Keep up the Routine
Even the most well-mannered dogs can have deteriorating behavior in a strange, new environment. When you go back to work once you’ve moved into your new home, arrange for your dog to go to daycare or hire a dog walker to visit a few times during the day. This helps keep your dog from creating his own activities (sometimes destructive!), and burns energy so he can relax. Invest in this support for your dog. Not only will it bring comfort, it is the more economical choice and can prevent you from having to replace furniture, molding, drywall, etc. from destructive chewing!
Out With the Old, In With the New?
While you may be tempted to toss out your dog’s old bedding, toys, blankets, etc. and start fresh in the new home, you won’t want to do it right away. Those items carry a comfortable scent that is important and comforting to your dog. Not to mention he may have a favorite toy or two, and love sleeping in his old bed. Bringing these items along can help him feel at ease.
Snuggling in his old, comfortable bed just might be a secure spot when everything else looks and smells different. And, you might toss an old towel or t-shirt of yours (that you’ve used or worn) in his crate. Smelling you while you’re away (at work or running errands) in the new home can be soothing, too.
But, you might want to have a few new toys on hand to give your dog one-at-a-time when you move into the new home. This can give him something fun to play with while you’re busy, create a positive association with the new home. Begin to replace a few old things with new things gradually, and only after you’ve been in the new home for a while.
Chemicals and Canines
We are often fastidious cleaners when we move, using strong cleaning agents to get both the old and new environments germ-free and looking fresh. When we do, we can be exposing our dogs—and ourselves!—to unsafe chemicals. Watch out for harmful volatile organic compounds (VOC’s) in paint. Instead look for low-VOC or no-VOC paints. Ensure your dog doesn’t have access to chemicals. Inhaling them is dangerous, and ingesting them could be fatal. If your new home doesn’t have an outside space suitable for your pal, you’ll want to find a safe place for him while you paint or clean. Take him to daycare, or ask a friend or neighbor to puppy-sit for a few hours.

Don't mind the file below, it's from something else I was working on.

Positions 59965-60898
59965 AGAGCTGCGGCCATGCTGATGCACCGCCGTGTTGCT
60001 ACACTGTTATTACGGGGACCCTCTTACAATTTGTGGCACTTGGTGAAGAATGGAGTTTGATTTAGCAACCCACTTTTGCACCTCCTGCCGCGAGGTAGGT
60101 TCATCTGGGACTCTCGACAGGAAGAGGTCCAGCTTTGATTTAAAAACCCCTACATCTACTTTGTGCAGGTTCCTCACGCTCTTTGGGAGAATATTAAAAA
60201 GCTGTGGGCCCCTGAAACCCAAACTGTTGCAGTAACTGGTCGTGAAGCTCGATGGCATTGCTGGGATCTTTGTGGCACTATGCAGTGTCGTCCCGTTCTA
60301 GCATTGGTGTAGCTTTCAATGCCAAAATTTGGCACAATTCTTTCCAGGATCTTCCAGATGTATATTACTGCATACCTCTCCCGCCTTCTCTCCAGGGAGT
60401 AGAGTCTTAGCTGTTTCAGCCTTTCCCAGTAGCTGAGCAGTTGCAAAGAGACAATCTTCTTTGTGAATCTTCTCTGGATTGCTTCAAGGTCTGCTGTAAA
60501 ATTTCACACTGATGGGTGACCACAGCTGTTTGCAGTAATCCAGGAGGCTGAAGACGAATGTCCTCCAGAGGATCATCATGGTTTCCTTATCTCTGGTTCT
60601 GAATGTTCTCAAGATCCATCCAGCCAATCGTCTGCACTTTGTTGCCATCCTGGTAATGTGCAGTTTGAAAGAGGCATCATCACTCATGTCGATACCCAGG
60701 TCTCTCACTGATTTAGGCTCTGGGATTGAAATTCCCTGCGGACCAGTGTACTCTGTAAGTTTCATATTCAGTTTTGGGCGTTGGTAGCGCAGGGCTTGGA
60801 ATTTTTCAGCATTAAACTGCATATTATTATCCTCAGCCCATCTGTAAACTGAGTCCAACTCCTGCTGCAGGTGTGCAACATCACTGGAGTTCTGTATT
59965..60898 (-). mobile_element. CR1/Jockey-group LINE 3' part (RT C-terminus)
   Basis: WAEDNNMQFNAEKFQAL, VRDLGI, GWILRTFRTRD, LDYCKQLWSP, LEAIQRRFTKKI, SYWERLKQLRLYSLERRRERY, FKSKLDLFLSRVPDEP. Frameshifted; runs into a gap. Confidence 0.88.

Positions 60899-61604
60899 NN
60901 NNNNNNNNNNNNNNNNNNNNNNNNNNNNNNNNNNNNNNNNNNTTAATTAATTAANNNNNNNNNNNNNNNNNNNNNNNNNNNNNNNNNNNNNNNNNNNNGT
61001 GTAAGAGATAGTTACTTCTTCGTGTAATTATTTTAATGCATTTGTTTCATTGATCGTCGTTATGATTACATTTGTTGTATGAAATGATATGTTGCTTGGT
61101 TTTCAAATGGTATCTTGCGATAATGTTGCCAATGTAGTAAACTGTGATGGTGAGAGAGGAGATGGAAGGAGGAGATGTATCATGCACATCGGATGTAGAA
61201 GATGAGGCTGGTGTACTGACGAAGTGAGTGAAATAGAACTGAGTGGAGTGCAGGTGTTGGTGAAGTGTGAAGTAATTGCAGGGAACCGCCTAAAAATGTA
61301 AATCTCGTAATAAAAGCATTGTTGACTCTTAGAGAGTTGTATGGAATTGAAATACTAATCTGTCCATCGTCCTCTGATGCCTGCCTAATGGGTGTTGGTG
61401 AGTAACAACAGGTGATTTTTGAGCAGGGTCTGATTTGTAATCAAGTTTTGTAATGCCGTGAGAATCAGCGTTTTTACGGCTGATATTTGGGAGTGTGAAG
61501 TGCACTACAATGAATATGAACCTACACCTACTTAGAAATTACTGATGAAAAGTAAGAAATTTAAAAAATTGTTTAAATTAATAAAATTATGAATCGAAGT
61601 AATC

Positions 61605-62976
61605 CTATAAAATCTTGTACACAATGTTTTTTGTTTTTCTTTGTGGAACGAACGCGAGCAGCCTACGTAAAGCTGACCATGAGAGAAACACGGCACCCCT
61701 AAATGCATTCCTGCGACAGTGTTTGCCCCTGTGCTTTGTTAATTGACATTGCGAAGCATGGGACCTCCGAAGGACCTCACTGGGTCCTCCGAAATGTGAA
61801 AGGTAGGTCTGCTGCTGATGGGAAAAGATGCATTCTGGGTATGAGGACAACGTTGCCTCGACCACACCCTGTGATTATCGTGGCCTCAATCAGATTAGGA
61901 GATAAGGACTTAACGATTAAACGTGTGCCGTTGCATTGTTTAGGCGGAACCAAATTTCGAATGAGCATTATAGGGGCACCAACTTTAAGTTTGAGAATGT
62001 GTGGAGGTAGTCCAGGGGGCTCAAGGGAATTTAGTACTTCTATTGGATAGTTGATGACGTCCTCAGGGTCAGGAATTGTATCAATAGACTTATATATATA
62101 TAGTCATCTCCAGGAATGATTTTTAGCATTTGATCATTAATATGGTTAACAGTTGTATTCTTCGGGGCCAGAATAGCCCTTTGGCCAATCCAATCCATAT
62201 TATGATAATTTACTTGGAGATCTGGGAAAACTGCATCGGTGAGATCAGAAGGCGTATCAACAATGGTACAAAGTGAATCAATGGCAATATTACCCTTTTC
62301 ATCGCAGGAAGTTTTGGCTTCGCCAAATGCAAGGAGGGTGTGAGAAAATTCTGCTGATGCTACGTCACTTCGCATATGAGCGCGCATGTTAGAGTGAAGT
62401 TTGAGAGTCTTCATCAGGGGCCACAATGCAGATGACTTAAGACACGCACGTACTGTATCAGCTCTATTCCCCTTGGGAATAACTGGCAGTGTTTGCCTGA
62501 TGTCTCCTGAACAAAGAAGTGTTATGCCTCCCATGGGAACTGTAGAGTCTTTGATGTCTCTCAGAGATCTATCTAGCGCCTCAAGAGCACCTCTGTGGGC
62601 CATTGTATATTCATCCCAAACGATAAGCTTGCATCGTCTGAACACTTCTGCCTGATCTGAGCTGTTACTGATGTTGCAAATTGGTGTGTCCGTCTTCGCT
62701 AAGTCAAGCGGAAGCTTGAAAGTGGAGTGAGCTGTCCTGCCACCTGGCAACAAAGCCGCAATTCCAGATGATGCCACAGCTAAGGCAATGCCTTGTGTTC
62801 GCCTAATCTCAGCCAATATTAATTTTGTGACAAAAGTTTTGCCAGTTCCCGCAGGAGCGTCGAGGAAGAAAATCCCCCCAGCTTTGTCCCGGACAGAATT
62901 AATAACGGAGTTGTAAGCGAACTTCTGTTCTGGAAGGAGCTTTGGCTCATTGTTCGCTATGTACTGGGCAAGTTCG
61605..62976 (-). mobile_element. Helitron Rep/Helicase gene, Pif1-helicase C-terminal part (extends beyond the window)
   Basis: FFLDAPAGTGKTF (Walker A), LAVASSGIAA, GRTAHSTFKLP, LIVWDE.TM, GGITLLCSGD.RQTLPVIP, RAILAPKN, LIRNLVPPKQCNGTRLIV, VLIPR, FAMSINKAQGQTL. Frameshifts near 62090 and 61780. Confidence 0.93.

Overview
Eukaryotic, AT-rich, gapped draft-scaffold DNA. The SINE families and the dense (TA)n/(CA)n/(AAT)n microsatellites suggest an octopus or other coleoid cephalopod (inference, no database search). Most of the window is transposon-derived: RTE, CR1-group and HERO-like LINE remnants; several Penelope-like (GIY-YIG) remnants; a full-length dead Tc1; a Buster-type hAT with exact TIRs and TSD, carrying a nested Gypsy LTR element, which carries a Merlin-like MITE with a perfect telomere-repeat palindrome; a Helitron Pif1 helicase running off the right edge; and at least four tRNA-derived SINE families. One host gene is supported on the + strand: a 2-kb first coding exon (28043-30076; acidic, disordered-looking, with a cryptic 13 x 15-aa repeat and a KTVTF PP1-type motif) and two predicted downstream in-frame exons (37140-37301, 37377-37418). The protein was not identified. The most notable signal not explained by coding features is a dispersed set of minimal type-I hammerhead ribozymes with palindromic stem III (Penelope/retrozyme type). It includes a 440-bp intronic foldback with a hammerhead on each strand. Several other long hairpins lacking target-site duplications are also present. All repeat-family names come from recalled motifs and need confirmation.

Try to use organic cleaning products or those with labels clearly stating they are made from natural, non-toxic products or are suitable for pets and children. Keep your home as ventilated as possible as dogs are just as susceptible, if not more, to toxins. Take into account your dog’s acute sense of smell, and cleanse your air as best as possible of the toxins that inhabit most cleaning and painting products.
Happily Ever After
While moving can be very stressful, life with your dog makes for happier moments and shared joy. During the moving process, take a few extra moments to ensure you’re making the transition as easy and stress-free as you possibly can for both you and your dog. Dogs are sensitive, feeling creatures. They rely on us for their basic needs—including shelter and comfort. We can help make moving easier for them, and at the same time reduce our own stress by preventing challenges that can come from their fear and stress.